Worst

SD

15.000

0.803619

1.00

30665.539

5126.498

6961.814

24.306

0.095825

680.630

7049.248

0.75

15.000

0.802996

1.00

30665.536

5126.498

6961.699

24.585

0.095825

680.636

7054.547

0.75

15.000

0.793227

1.00

30665.472

5139.441

6960.700

25.625

0.095825

680.744

7360.659

0.75

14.999

0.792587

1.00

30665.428

5158.922

6960.669

25.886

0.095825

680.774

7552.225

0.75

14.999

0.762508

1.00

30664.909

5249.496

6959.281

27.262

0.095825

680.998

8428.351

0.75

2.1 104

9.8 103

7.1 104

1.2 101

3.4 101

6.5 101

7.3 101

2.6 1013

9.0 102

4.4 102

1.5 105

Y. Wang et al.

728

Figure 4.

optimization (GFCO) (Venkatraman and Yen 2005). In principle, SAFF belongs to the class

of methods based on adaptive penalty functions and is an enhanced version of the algorithm

in Wright and Farmani (2001), where the penalty is divided into two stages. The improved

approach eliminates the fixed penalty factor for the second penalty stage proposed by Wright

and Farmani (2001), by assigning the penalized objective function value of the worst individual

to be equal to that of the individual with maximum objective function value in the current population. This makes the method self-adaptive, as well as more dynamic, because the individual

with maximum objective function value may vary from one generation to another. GFCO is

illustrated in section 1.

As shown in tables 6 and 7, the performance of ODCOEA is compared in detail with SAFF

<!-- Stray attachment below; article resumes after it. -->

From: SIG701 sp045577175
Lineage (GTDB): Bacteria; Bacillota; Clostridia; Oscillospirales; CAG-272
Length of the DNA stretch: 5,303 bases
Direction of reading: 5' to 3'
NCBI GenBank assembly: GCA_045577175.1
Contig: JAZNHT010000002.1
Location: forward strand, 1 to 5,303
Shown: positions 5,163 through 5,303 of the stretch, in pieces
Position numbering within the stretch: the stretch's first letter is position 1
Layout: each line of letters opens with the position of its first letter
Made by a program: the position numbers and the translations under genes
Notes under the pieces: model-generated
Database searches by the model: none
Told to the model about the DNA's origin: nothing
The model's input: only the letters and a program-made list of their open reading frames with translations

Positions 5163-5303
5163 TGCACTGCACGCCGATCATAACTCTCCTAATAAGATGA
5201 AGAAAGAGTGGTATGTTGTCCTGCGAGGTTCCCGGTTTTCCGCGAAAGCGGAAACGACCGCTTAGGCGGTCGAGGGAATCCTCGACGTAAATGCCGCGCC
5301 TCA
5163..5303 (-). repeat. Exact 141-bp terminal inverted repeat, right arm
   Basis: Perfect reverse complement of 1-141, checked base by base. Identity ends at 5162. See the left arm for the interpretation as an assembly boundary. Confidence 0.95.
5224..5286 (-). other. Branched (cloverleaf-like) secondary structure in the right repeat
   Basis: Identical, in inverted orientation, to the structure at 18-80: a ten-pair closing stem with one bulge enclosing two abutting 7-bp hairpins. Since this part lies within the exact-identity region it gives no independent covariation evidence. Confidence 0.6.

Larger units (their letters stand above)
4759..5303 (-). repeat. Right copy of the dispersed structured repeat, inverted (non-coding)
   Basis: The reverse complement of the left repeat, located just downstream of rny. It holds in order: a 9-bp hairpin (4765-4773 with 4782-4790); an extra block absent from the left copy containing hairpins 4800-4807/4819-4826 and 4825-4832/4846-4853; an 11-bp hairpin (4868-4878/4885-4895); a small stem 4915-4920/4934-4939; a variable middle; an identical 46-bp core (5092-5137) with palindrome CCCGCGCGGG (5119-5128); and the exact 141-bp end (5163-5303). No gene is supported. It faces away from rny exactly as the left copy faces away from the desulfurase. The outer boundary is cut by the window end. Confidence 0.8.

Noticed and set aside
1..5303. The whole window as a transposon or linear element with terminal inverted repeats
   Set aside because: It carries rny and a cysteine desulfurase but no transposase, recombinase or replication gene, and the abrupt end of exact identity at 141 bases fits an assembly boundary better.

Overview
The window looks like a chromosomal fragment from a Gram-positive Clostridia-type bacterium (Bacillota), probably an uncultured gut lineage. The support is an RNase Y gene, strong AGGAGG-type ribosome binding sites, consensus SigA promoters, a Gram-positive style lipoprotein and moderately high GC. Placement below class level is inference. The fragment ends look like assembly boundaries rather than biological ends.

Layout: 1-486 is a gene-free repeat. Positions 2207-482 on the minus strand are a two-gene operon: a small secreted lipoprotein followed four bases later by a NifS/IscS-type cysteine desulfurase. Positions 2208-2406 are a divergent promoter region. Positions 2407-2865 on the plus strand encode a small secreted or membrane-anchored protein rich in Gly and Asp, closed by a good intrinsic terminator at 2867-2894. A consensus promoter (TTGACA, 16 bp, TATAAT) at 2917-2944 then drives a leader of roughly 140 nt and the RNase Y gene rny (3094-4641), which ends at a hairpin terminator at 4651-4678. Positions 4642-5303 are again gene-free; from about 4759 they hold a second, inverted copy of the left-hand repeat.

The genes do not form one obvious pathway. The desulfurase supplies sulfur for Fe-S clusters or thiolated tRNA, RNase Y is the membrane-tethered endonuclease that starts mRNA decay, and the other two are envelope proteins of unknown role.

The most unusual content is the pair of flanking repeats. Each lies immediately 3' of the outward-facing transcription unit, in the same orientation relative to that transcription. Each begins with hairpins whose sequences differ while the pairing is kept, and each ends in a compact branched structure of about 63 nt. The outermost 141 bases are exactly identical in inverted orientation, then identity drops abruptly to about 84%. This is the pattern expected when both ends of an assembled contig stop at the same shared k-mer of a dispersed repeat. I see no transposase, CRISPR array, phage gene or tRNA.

and GFCO by examining the selected performance metrics.

With respect to SAFF, the proposed approach finds better best results in four problems

(g02, g04, g05, and g10) and similar best results in five problems (g01, g03, g08, g09,

729

Figure 5.

Table 6.

Comparison of ODCOEA with SAFF (Farmani and Wright 2003) for 11 benchmark functions.

Best result

Function

g01

g02

g03

g04

g05

g06

g07

g08

g09

g10

g11

Mean result

Worst result

Optimal

ODCOEA

SAFF

ODCOEA

SAFF

ODCOEA

SAFF

15.000

0.803619

1.00

30665.539

5126.498

6961.814

24.306

0.095825

680.630

7049.248

0.75

15.000

0.802996

1.00

30665.536

5126.498

6961.699

24.585

0.095825

680.636

7054.547

0.75

15.000

0.80297

1.00

30665.50

5126.989

6961.800

24.48

0.095825

680.64

7061.34

0.75

14.999

0.792587

1.00

30665.428

5158.922

6960.669

25.886

0.095825

680.774

7552.225

0.75

15.000

0.79010

1.00

30665.20

5432.080

6961.800

26.58

0.095825

680.72

7627.89

0.75

14.999

0.762508

1.00

30664.909

5249.496

6959.281

27.262

0.095825

680.998

8428.351

0.75

15.000

0.76043

1.00

30663.30

6089.430

6961.800

28.40

0.095825

680.87

8288.79

0.75

Bold type indicates the better result between the two compared algorithms or that the global optimum was reached.

730

Y. Wang et al.

Table 7.

Comparison of ODCOEA with GFCO (Venkatraman and Yen 2005) for 11 benchmark functions.

Best result

Function

g01

g02

g03

g04

g05

g06

g07

g08

g09

g10

g11

Mean result

Worst result

Optimal

ODCOEA

SAFF

ODCOEA

SAFF

ODCOEA

SAFF

15.000

0.803619

1.00

30665.539

5126.498

6961.814

24.306

0.095825

680.630

7049.248

0.75

15.000

0.802996

1.00

30665.536

5126.498

6961.699

24.585

0.095825

680.636

7054.547

0.75

15.000

0.803190

1.00

30665.531

5126.510

6961.179

24.411

0.095825

680.762

7060.553

0.75

15.000

0.793227

1.00

30665.472

5139.441

6960.700